New Federal Audit Puts Spotlight On Competency-Based Education

By Katy Hopkins, Communications Staff, and Karen McCarthy, Policy & Federal Relations Staff 

The Department of Education’s (ED) current approach to approving direct assessment programs for Title IV aid eligibility threatens the future of innovative program funding, according to a new audit report from the Office of the Inspector General (OIG).

History

Direct assessment programs use a measure other than seat time—such as a paper, exam, or portfolio—to show what a student knows and can do and to provide evidence that a student has command of a specific subject, content area, or skill. The Higher Education Reconciliation Act of 2005 (HERA) established, for the first time,  that instructional programs that use direct assessment instead of credit- or clock-hours to measure student learning may qualify as a Title IV-eligible program if the assessment is consistent with the school’s or program’s accreditation. The law also states that ED must initially determine the Title IV eligibility of each program for which a school proposes to use direct assessment. 

Interim final rules implementing the change in statute defined a direct assessment program, identified the information a school must include in its application for the program to be approved as a Title IV-eligible program, and limited the use of Title IV funds to learning that results from instruction that the school provides or oversees. 

In 2013 ED issued a Dear Colleague Letter to schools about the direct assessment approval process. According to the letter, ED planned to collaborate with both accrediting agencies and the higher education community to encourage the use of direct assessment programs, to identify promising practices, and to gather information to inform future policy. 

Despite ED’s intent to encourage the use of direct assessment programs, as of January 2014 only five schools had submitted applications for approval. Of those, only two institutions, Capella University and Southern New Hampshire University, were successful in having their direct assessment programs approved for Title IV eligibility. But there is already confusion about the approval process, according to the OIG.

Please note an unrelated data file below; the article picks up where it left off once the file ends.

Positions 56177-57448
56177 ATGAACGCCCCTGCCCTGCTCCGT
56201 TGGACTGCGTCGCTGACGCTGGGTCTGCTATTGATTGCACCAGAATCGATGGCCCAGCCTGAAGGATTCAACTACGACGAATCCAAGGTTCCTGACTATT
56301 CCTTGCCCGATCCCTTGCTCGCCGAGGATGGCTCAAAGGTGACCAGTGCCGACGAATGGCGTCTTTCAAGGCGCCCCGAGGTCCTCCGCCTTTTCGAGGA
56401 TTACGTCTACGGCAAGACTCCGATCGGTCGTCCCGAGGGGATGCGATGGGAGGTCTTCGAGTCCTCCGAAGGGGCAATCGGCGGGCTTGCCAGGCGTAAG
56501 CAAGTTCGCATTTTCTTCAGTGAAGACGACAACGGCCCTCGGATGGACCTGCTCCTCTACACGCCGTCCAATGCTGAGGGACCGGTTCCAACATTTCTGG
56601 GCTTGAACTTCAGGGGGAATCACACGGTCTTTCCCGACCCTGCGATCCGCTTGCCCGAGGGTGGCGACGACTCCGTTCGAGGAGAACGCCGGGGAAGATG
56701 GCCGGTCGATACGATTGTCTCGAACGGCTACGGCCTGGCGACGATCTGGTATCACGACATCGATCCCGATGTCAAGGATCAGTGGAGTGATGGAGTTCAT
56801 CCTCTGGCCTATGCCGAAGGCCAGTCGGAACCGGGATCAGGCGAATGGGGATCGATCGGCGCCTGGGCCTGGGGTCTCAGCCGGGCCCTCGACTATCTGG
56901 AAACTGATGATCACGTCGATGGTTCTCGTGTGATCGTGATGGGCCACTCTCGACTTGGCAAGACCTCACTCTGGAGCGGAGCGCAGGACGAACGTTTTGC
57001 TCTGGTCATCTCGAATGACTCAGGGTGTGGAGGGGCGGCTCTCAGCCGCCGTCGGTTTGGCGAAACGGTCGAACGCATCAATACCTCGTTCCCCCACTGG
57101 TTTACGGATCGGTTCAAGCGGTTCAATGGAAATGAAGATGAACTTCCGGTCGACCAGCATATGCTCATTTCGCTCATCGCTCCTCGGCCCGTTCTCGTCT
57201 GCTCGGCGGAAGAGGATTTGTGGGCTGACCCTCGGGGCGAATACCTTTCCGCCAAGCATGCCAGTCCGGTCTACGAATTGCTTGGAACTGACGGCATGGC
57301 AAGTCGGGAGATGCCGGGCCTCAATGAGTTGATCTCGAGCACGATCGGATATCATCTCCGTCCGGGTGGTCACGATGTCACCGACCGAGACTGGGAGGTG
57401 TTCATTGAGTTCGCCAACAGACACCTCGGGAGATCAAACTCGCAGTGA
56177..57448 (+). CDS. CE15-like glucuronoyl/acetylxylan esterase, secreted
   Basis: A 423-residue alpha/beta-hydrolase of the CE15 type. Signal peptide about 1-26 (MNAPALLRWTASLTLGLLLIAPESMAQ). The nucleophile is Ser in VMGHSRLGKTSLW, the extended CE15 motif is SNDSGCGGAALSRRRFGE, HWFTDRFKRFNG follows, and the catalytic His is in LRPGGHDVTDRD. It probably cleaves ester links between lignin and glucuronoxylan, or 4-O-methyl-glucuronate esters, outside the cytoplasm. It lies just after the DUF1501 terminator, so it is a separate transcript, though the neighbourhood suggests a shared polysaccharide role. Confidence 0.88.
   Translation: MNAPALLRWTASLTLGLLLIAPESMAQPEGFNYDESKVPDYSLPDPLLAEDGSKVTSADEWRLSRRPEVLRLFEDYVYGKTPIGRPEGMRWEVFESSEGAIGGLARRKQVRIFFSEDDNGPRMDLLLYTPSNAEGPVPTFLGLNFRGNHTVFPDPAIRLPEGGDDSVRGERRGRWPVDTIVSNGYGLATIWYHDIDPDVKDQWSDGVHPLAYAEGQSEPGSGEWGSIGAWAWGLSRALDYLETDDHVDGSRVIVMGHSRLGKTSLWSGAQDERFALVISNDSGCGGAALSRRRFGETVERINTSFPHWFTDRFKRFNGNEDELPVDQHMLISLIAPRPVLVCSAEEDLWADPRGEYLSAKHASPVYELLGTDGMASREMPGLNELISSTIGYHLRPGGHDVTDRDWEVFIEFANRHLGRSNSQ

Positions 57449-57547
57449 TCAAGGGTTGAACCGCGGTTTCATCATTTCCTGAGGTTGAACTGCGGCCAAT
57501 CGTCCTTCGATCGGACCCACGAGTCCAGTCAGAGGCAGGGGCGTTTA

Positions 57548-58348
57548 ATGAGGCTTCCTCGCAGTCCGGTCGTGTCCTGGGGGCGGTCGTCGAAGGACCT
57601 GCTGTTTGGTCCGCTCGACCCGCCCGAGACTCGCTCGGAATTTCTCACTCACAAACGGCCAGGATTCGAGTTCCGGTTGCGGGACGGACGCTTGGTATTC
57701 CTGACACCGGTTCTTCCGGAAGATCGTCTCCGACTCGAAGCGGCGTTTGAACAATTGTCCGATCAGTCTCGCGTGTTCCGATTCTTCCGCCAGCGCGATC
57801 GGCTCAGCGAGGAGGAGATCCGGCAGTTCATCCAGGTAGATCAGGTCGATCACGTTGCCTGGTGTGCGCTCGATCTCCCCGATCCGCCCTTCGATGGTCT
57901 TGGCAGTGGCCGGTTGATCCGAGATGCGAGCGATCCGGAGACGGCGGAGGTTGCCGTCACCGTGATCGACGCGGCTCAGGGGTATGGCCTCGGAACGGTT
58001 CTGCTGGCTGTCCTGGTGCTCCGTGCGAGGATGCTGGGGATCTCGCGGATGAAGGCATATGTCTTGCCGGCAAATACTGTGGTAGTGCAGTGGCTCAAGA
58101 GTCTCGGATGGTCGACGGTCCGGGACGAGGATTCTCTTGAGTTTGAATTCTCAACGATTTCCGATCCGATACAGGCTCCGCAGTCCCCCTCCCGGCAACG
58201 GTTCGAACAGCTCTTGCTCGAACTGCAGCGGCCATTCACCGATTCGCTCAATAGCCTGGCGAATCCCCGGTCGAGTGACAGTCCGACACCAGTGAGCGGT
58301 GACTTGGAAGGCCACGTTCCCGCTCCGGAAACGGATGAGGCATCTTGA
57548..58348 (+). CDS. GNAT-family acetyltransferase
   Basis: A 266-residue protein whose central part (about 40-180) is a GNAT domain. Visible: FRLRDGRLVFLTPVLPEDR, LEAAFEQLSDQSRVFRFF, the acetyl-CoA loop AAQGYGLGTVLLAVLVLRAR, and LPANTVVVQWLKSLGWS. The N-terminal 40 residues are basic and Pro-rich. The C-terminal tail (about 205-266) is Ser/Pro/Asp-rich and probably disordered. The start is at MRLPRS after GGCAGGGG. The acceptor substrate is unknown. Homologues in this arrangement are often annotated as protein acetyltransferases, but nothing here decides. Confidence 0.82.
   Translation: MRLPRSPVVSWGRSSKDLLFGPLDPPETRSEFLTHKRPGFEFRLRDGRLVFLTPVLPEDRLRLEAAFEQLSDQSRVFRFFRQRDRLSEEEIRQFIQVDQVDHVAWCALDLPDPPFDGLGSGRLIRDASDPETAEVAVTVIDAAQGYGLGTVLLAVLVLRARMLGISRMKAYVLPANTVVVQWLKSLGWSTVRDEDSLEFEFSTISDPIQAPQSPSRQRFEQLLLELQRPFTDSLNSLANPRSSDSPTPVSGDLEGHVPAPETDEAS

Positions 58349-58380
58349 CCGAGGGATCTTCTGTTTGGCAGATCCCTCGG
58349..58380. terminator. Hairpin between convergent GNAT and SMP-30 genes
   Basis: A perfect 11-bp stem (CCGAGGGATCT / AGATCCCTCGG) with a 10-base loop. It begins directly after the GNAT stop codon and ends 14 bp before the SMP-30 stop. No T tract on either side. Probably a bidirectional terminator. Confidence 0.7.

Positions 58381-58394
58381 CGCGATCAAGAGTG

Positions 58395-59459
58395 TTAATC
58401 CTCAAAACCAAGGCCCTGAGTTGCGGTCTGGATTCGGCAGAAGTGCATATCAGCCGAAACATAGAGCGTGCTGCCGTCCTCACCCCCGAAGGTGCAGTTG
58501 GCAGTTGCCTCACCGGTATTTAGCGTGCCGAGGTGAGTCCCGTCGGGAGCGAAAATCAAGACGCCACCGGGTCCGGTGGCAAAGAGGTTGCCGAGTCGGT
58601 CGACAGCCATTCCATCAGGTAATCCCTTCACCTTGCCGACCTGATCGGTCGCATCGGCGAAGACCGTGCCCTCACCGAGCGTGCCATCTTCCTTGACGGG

OIG Audit Findings

The audit findings indicate that, as of January 2014, ED had not adequately addressed the risks of direct assessment programs to the Title IV programs and had not established sufficient processes to ensure that only programs meeting regulatory requirements are approved as Title IV eligible. Failure by ED to address all such risks increases the likelihood that schools might inadvertently create direct assessment programs that are not Title IV eligible. Without comprehensive internal processes for its review of applications, ED runs the risk of not obtaining enough information to sufficiently evaluate the merits of all direct assessment program applications, or may improperly approve or deny a program for Title IV eligibility. 

“[T]he program eligibility decisions the Department is making about these early-implementing schools could set a precedent for future direct assessment programs and have a lasting, negative impact on the Title IV programs,” the OIG report levied. “…Improperly or inadvertently denying a program that meets Title IV requirements restricts students’ access to Title IV funds and could keep the Department from achieving its goal of being a supporter of innovative education.”

The insufficiently addressed risks included in the audit center around confusion related to the calculation of equivalencies from the length of a direct assessment program to credit- or clock-hours to, according to the OIG. “Direct assessment programs with improperly calculated credit- or clock-hour equivalencies could result in students receiving more Title IV funds than allowed,” the OIG report cautioned.

The OIG is also concerned that ED does not currently block students from receiving Title IV funds for past experience not gained at the institution, and that some approved programs might actually be correspondence programs, which carry their own set of Title IV restrictions.

The OIG recommends that ED: 

  • Improve its recordkeeping to adequately document all of the functions, procedures, and decisions related to the program approval process;
  • Require employees involved in the review and approval of applications to obtain adequate evidence to support their decisions; 
  • Require employees to gain an understanding of the processes that each accrediting agency used to evaluate a school’s offering of direct assessment programs, including the level of student-faculty interaction and the methodology used to evaluate credit- or clock-hour equivalencies, and consult with the accrediting agency if appropriate; and
  • Develop guidance on how schools meet the regulatory requirement that direct assessment programs include regular and substantive interaction between students and faculty. 

Stay tuned for a forthcoming Dear Colleague Letter from ED, which will address the last recommendation above and will differentiate between direct assessment and credit- or clock-hour competency-based education. As always, NASFAA will include a link to the published letter in Today’s News.

If you have an interest and/or experience in competency-based education, read over the charter for NASFAA’s Task Force on Innovative Learning Models and consider volunteering to serve.

 

Publication Date: 10/6/2014


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